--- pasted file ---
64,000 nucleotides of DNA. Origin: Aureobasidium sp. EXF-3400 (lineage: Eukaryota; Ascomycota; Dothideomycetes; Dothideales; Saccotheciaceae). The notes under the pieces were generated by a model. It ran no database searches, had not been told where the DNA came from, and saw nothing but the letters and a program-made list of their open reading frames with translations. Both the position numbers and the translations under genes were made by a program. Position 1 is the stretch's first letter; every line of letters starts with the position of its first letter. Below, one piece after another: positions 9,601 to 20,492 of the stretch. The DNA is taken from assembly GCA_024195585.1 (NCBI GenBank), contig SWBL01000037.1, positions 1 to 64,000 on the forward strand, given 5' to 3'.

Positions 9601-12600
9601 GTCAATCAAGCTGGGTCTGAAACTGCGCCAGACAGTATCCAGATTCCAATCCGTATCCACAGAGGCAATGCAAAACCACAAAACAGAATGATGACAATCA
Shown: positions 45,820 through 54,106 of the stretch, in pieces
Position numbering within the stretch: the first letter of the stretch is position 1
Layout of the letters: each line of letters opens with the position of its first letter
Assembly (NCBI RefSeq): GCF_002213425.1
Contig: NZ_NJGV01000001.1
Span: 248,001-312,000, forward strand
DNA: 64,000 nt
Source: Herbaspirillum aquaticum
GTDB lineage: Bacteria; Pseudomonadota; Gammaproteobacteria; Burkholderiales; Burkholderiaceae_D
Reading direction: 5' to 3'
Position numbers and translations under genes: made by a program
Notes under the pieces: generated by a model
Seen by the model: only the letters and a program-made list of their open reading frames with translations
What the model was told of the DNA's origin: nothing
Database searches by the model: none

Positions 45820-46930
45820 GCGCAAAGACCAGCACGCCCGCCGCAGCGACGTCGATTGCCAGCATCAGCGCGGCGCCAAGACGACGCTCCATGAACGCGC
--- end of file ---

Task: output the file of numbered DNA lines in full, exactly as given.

64,000 nucleotides of DNA. Origin: Aureobasidium sp. EXF-3400 (lineage: Eukaryota; Ascomycota; Dothideomycetes; Dothideales; Saccotheciaceae). The notes under the pieces were generated by a model. It ran no database searches, had not been told where the DNA came from, and saw nothing but the letters and a program-made list of their open reading frames with translations. Both the position numbers and the translations under genes were made by a program. Position 1 is the stretch's first letter; every line of letters starts with the position of its first letter. Below, one piece after another: positions 9,601 to 20,492 of the stretch. The DNA is taken from assembly GCA_024195585.1 (NCBI GenBank), contig SWBL01000037.1, positions 1 to 64,000 on the forward strand, given 5' to 3'.

Positions 9601-12600
9601 GTCAATCAAGCTGGGTCTGAAACTGCGCCAGACAGTATCCAGATTCCAATCCGTATCCACAGAGGCAATGCAAAACCACAAAACAGAATGATGACAATCA
Shown: positions 45,820 through 54,106 of the stretch, in pieces
Position numbering within the stretch: the first letter of the stretch is position 1
Layout of the letters: each line of letters opens with the position of its first letter
Assembly (NCBI RefSeq): GCF_002213425.1
Contig: NZ_NJGV01000001.1
Span: 248,001-312,000, forward strand
DNA: 64,000 nt
Source: Herbaspirillum aquaticum
GTDB lineage: Bacteria; Pseudomonadota; Gammaproteobacteria; Burkholderiales; Burkholderiaceae_D
Reading direction: 5' to 3'
Position numbers and translations under genes: made by a program
Notes under the pieces: generated by a model
Seen by the model: only the letters and a program-made list of their open reading frames with translations
What the model was told of the DNA's origin: nothing
Database searches by the model: none

Positions 45820-46930
45820 GCGCAAAGACCAGCACGCCCGCCGCAGCGACGTCGATTGCCAGCATCAGCGCGGCGCCAAGACGACGCTCCATGAACGCGC